By setting forth the superiority of Jesus’ high priesthood, the author of Hebrews sought to prove his thesis that during times of testing believers should look to Jesus for help. The flow of thought in Hebrews 5-7 would not be valid if both the author and the audience had not understood the Old Testament itself as a valid witness of God’s historical dealings with humanity. The author understood the Old Testament in light of Christ, and the storyline of redemptive history.
(1) In Heb 5:5, the author applied Ps 2:7 to Jesus in order to reinforce that God had addressed Jesus as His Son, authenticating the Son’s priestly ministry on earth. In Psalm 2, the psalmist portrayed Israel’s King as God’s representative on earth. God anointed the King and addressed the King as His Son (Ps 2:2, 7). From Mount Zion, God’s anointed King ruled with might (Ps 2:6-9). Thus, in vain the leaders of the earth took their stand against the Lord and His Son Who ruled as King (Ps 2:2). In Hebrews 1-2, the author compared Jesus to angels and argued that God’s revelatory work in Jesus surpassed what He had given through angels. The author cited Ps 2:7 in Heb 1:5 to accentuate his point. He wrote, “For to which of the angels did He ever say, ‘You are My Son; today I have become Your Father.” In the author of Hebrews’ logic, Ps 2:7 was God’s word to Jesus seated at His right hand. The author of Hebrews also saw in Ps 2:7 God’s word confirming Jesus’ priestly authority. In Heb 5:1-4, the author noted that priests in the old covenant dealt mercifully with the people because the priests themselves also had sins for which they had to offer sacrifices. Serving as a priest was an honorable mediatorial task as the priest stood between God and man and lived to tell about it. No man took the priestly office for himself but had to be called by God to stand before God on behalf of sinners. Jesus too, the author of Hebrews wrote, did not of Himself become a high priest who would lay down His life for the sins of the people (Heb 2:17-18; 4:14-16). Instead, in accord with Ps 2:7, God said to Jesus, “You are My Son; today I have become Your Father” (Heb 5:5).
(2) In Heb 5:6; 6:20; 7:17, 21 the author applied Ps 110:4 to Jesus in order to portray God’s oath that Jesus is an eternal priest. The author of Psalm 110 recorded God’s oath which established Israel’s king in a place of political and religious authority over the nation. The king is seated at God’s right hand (Ps 110:1) and God is at his right hand (Ps 110:5). God promised that the king would rule with power over his enemies, crushing foreign kings when God expressed His wrath against them through the king He placed over Israel (Ps 110:2-3, 5-6). The Lord swore to the king that he would serve not only as Israel’s ruler but Israel’s priest forever, in accord with Melchizedek’s eternal priesthood (Ps 110:4). In Gen 14:17-24, Melchizedek served as the priest to God Most High in Salem. Melchizedek blessed Abraham when the patriarch returned from rescuing Lot from a cohort of kings that attacked the region of Sodom and Gomorrah. Melchizedek was recognized as a priest even before the Lord established Aaron and the Levites as priests. Melchizedek had no genealogy and was thus an eternal priest. In Heb 5:6, the author of Hebrews appended Ps 110:4, “You are a priest forever in the order of Melchizedek,” to his citation of Ps 2:7 in order to underscore that God Himself swore Jesus into His office as an eternal High Priest. The author of Hebrews quoted Ps 110:4 in Heb 7:21 to reinforce his point: God swore an oath that Jesus is an eternal High Priest. Jesus performed His priestly ministry on earth at the cross but because He is an eternal priest, He yet serves as an advocate for believers in heaven (Heb 6:20). Melchizedek was an eternal priest because he had no genealogy and the author of Genesis recorded no date of birth or death; Jesus serves as an eternal priest because He has an indestructible life (Heb 7:16-17).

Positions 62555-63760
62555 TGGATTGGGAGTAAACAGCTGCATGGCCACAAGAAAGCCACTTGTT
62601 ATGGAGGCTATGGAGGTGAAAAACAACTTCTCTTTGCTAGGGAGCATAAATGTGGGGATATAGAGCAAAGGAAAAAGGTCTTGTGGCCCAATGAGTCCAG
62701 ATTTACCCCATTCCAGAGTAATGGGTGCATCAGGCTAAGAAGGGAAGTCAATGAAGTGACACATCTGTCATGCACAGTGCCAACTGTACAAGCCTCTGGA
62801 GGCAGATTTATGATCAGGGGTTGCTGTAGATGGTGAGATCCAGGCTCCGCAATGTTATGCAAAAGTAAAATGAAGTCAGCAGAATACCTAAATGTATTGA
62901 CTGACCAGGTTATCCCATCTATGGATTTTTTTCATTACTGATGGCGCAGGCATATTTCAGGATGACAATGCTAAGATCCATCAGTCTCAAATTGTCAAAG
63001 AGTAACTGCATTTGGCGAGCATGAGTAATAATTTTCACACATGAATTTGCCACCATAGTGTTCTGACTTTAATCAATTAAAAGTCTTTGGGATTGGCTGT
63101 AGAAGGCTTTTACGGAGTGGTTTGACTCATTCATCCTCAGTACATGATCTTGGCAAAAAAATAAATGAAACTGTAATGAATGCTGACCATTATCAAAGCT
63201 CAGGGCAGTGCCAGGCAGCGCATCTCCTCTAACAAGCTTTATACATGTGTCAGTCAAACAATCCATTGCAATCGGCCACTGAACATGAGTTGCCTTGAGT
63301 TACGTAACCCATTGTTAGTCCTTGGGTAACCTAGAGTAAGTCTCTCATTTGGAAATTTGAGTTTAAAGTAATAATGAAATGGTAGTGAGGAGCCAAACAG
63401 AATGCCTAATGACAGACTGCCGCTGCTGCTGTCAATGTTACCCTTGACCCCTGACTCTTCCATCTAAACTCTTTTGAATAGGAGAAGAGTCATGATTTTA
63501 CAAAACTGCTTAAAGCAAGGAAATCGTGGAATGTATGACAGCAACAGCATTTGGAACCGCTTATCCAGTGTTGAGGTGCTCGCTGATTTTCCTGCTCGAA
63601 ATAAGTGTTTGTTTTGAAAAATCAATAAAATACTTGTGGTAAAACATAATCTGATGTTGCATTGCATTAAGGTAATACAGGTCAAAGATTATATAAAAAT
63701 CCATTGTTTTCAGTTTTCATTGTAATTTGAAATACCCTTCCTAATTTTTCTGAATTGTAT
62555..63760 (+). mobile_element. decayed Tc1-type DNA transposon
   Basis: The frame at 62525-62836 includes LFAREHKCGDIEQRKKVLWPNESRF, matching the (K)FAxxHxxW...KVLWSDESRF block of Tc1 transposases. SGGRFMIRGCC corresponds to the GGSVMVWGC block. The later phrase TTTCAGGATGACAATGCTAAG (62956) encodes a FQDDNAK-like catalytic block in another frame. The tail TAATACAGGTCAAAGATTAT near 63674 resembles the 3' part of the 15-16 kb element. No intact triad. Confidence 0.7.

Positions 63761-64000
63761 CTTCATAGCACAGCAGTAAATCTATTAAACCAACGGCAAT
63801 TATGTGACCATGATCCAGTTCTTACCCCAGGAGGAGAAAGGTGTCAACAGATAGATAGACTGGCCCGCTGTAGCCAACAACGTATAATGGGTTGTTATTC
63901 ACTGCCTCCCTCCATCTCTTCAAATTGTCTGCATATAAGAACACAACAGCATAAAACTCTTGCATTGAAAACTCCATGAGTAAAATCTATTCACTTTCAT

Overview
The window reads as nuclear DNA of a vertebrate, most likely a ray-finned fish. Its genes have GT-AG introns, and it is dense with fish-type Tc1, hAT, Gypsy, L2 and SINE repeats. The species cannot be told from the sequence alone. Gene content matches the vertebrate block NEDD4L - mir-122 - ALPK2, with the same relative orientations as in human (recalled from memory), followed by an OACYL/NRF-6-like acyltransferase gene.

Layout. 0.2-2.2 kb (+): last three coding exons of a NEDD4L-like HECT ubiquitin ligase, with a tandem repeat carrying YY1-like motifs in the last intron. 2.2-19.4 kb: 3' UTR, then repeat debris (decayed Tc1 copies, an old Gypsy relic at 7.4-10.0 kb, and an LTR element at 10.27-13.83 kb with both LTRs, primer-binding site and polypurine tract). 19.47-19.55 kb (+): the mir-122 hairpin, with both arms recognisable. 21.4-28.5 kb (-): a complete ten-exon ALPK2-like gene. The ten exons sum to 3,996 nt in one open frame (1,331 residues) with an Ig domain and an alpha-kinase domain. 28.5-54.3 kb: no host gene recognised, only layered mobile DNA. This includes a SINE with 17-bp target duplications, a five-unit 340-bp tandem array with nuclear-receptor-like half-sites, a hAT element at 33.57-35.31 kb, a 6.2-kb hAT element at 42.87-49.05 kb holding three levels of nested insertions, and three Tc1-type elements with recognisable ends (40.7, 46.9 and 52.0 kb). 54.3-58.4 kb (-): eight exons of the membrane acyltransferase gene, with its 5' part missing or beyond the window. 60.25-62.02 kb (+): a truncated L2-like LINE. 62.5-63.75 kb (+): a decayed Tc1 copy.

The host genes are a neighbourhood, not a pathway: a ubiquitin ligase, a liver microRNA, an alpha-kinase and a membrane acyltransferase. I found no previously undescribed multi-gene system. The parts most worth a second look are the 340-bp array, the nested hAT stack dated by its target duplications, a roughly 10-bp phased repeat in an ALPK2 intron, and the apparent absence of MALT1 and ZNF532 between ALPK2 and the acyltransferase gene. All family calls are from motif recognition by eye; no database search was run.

(3) In Heb 6:14, the author quoted Gen 22:17 to encourage his audience in God’s faithfulness to His promise of blessing. In Genesis 22, the Lord told Abraham to go to Mount Moriah and there offer the sacrifice of his son, his only son, Isaac. Abraham obeyed God, willing to sacrifice the child of promise. When Abraham raised his hand to slay his son on the altar, the angel of the Lord intervened and stopped Abraham from completing the sacrifice. Abraham had passed the test of faith. The Lord swore an oath that He would bless the patriarch with many offspring because Abraham feared the Lord and obeyed His word when tested (Gen 22:17-18). The author of Hebrews was concerned that his friends endure to inherit the promises they had received in the new covenant (Heb 12:25-29; 13:10-14). In order to explain the stability of God’s promises—and encourage the congregation’s perseverance—he described God’s faithfulness to Abraham when He swore that He would bless and multiply Abraham’s descendants (Heb 6:14).